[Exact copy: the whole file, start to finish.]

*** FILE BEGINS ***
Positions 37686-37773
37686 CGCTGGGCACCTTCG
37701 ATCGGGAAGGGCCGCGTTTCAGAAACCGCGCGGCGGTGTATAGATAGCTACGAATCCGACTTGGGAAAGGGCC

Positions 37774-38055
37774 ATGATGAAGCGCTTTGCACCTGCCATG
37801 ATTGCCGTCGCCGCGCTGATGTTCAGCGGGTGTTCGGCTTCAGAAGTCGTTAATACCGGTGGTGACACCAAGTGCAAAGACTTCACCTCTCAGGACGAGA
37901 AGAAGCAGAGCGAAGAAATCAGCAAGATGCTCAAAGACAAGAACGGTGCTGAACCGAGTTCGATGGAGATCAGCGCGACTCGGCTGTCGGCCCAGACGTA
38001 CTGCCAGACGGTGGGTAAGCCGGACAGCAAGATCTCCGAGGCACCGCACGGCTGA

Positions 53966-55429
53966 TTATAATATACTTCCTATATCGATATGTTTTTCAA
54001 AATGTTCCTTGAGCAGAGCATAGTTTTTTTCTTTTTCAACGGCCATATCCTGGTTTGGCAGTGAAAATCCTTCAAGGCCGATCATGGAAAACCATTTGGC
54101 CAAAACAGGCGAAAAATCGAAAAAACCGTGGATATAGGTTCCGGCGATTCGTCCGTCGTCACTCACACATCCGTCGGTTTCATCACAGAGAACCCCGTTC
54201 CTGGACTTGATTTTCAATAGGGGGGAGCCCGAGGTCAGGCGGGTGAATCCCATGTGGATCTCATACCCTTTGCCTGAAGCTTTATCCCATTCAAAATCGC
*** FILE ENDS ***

Positions 37686-37773
37686 CGCTGGGCACCTTCG
37701 ATCGGGAAGGGCCGCGTTTCAGAAACCGCGCGGCGGTGTATAGATAGCTACGAATCCGACTTGGGAAAGGGCC

Positions 37774-38055
37774 ATGATGAAGCGCTTTGCACCTGCCATG
37801 ATTGCCGTCGCCGCGCTGATGTTCAGCGGGTGTTCGGCTTCAGAAGTCGTTAATACCGGTGGTGACACCAAGTGCAAAGACTTCACCTCTCAGGACGAGA
37901 AGAAGCAGAGCGAAGAAATCAGCAAGATGCTCAAAGACAAGAACGGTGCTGAACCGAGTTCGATGGAGATCAGCGCGACTCGGCTGTCGGCCCAGACGTA
38001 CTGCCAGACGGTGGGTAAGCCGGACAGCAAGATCTCCGAGGCACCGCACGGCTGA

Positions 53966-55429
53966 TTATAATATACTTCCTATATCGATATGTTTTTCAA
54001 AATGTTCCTTGAGCAGAGCATAGTTTTTTTCTTTTTCAACGGCCATATCCTGGTTTGGCAGTGAAAATCCTTCAAGGCCGATCATGGAAAACCATTTGGC
54101 CAAAACAGGCGAAAAATCGAAAAAACCGTGGATATAGGTTCCGGCGATTCGTCCGTCGTCACTCACACATCCGTCGGTTTCATCACAGAGAACCCCGTTC
54201 CTGGACTTGATTTTCAATAGGGGGGAGCCCGAGGTCAGGCGGGTGAATCCCATGTGGATCTCATACCCTTTGCCTGAAGCTTTATCCCATTCAAAATCGC